The detailed baseline data are shown in table 1. The mean age of the patient was 68 years, and the mean GCS score was 6. Of these, 11 (57.9%) were male and 8 (42.1%) were female. Subdural hemorrhage (SDH) accounted for the highest rate of diagnosis (47.4 %), and hypertension was the most common underlying disease (47.4%). The overall survival rate was 21.1%, and the rate of treatment termination due to side effects was the highest (84.2%). Of these, 10 patients underwent PCT, and 9 patients underwent TTM.
In table 2, we can see the results of comparison analyses between two groups. No significances were observed between the groups except parameters of ‘treatment days (p=0.004)’ and ‘pupillary reflex (p=0.033). In terms of outcomes, survival rate of TTM group (3/9, 33.3%) is higher than that of PCT group (1/10, 10%), which was not statistically significant (p=0.0213).
In table 3, a comparison of the side effects between the two groups is presented. There were no statistically significant differences in parameters of hemodynamic instability, cardiovascular disability, hepatic dysfunction, renal dysfunction, pneumonia, urinary tract infection, hyperkalemia, hypokalemia, coagulopathy, or hyperglycemia. However, there was a tendency of differences between hyperkalemia and hypokalemia. Hyperkalemia is much frequently observed in PCT group (50% vs. 11.1%), whereas hypokalemia is highly notified in TTM group (70% vs. 100%).

DISCUSSION

Severe TBI patients treated with TTM has non-significantly lower mortality than them with PCT (66.7% vs. 90%); however, complications of hypokalemia can be frequently observed (100%). Further study was necessary to evaluate the efficacy and safety of TTM.
Several studies have been investigated PCT. In 1985, Ward et al. found no significant difference between the standard treatment and PCT on the Glasgow Outcome Scale. However, 40% of patients with TBI in whom ICP control failed despite maximum standard treatment survived at discharge, 68% of which showed good functional outcomes after 1 year4). According to the Brain Trauma Foundation 4th TBI guideline, PCT is recommended for refractory elevated ICP without improvement, despite maximum standard treatment. However, in this case, hemodynamic instability should be carefully adjusted2).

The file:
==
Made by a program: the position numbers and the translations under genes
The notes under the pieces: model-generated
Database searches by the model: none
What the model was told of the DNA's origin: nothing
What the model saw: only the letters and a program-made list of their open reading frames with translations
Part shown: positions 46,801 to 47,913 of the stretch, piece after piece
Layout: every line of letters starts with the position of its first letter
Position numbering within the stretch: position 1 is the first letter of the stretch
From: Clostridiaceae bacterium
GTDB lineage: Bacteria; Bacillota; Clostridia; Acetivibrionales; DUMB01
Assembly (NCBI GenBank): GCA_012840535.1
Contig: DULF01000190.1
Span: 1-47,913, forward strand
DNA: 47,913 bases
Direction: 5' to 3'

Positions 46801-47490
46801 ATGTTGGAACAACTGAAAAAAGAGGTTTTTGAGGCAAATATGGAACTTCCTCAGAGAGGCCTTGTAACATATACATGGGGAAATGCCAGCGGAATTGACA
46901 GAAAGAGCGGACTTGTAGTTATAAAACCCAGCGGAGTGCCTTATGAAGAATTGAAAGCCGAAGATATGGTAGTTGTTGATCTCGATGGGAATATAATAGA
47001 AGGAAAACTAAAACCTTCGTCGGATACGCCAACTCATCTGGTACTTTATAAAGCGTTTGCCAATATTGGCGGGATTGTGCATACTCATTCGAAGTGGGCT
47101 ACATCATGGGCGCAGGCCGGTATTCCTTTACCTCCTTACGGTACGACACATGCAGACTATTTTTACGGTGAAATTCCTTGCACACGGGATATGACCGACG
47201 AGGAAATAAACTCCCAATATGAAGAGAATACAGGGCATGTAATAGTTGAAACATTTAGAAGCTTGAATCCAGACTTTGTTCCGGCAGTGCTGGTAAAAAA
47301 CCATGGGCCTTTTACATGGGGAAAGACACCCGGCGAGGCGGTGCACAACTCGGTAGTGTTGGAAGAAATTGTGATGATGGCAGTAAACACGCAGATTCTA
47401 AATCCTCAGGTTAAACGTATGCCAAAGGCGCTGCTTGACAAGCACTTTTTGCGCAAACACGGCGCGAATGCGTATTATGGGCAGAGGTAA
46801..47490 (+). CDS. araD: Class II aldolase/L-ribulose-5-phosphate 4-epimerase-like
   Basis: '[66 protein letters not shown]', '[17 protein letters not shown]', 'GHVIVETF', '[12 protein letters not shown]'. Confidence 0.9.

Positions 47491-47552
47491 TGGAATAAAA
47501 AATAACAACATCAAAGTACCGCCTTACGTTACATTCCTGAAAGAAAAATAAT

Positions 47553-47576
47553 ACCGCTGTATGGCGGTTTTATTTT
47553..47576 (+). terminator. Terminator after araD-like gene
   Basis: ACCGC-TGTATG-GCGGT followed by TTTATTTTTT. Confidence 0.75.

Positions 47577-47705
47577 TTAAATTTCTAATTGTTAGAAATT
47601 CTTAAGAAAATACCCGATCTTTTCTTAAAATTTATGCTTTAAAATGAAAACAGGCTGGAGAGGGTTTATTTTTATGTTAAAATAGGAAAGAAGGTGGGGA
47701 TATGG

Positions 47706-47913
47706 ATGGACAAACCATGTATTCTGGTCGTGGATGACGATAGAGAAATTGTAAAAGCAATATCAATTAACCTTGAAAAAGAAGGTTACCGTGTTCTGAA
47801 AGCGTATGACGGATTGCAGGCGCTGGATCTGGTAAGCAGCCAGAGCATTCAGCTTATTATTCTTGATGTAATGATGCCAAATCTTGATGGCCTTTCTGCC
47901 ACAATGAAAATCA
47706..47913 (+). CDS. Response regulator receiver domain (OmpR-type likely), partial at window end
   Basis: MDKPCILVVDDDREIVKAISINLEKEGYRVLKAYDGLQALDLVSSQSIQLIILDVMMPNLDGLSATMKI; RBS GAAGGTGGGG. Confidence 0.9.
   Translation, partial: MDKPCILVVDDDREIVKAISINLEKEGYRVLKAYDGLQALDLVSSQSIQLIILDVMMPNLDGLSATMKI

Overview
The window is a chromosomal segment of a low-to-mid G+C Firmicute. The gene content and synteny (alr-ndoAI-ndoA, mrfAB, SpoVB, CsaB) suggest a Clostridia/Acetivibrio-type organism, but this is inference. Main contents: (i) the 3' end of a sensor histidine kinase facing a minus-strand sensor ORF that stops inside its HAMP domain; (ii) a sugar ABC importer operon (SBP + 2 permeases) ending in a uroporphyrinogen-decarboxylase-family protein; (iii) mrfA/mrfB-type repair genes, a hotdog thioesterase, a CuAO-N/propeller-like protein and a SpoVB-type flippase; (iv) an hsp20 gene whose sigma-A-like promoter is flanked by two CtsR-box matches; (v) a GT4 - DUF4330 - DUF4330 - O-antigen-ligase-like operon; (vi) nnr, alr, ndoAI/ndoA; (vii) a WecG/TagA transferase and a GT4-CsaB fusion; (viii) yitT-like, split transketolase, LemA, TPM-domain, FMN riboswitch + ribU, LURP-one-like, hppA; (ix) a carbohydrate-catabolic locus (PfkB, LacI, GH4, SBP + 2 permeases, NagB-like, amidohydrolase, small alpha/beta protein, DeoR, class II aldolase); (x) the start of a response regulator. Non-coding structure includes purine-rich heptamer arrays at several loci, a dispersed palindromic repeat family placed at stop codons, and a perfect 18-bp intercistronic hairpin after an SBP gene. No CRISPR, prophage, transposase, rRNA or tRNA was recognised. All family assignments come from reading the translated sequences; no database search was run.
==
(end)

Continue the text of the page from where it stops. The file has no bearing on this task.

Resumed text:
Other studies have shown that PCT causes serious side effects such as hepatic and renal dysfunction, systemic hypotension, immunosuppressive hypokalemia, and rebound hyperkalemia5). RCT in 1985 by Ward et al. showed hypotension was observed in 54% patients with PCT, which was higher than that in the control group (7%, p < 0.001)6).
TTM has also been reported in several studies. TTM has been used as the standard treatment for neuroprotection after cardiac arrest7). Owing to this neuroprotective effect, several studies have been conducted on the treatment of TBI via TTM.
A 2018 meta-analysis showed a decrease in mortality risk of patients with TBI due to the cooling method and slow rewarming8). However, the 2018 study in the Prophylactic Hypothermia Trial to Lessen Traumatic Brain Injury (POLAR) randomized clinical trial (RCT) showed no significant difference in functional outcomes between prophylactic hypothermia and normothermia9). One study reported that hypothermia can cause hypokalemia, hypovolemia, cardiovascular disease, coagulopathy, infection, hyperglycemia, hepatic dysfunction, etc10). Another study reported that there were no significant differences between induced hypothermia and normothermia, despite early induction11). In contrast, another study showed that long-term hypothermia treatment significantly increases the survival rate and functional outcomes in patients with severe TBI, and complications did not show statistical significance12).
Studies on the effects of PCT and TTM have been conducted several times, but studies comparing the side effects of the two treatments are rare. In this study, the differences in the individual side effects between the two groups were not statistically significant (Table 3). However, hyperkalemia tended to be higher in PCT (50% vs. 11.1%, p=0.069), and hypokalemia tended to be higher in TTM (100% vs. 70%, p=0.073). Therefore, it is necessary to monitor the electrolyte imbalance in each treatment.
The survival rate tended to be higher in the TTM group(3 out of 9, 33.3%) than PCT group (1 out of 10, 10%; p=0.213), but it did not show statistical significance (p=0.213; Table 2). However, there was a statistically significant difference in the length of hospitalization and duration of treatment between the two groups (Table 2). It could be interpreted that the duration of treatment of TTM was longer than that of PCT to achieve the same treatment effect. Further studies with larger number of patients will be needed to clarify this tendency.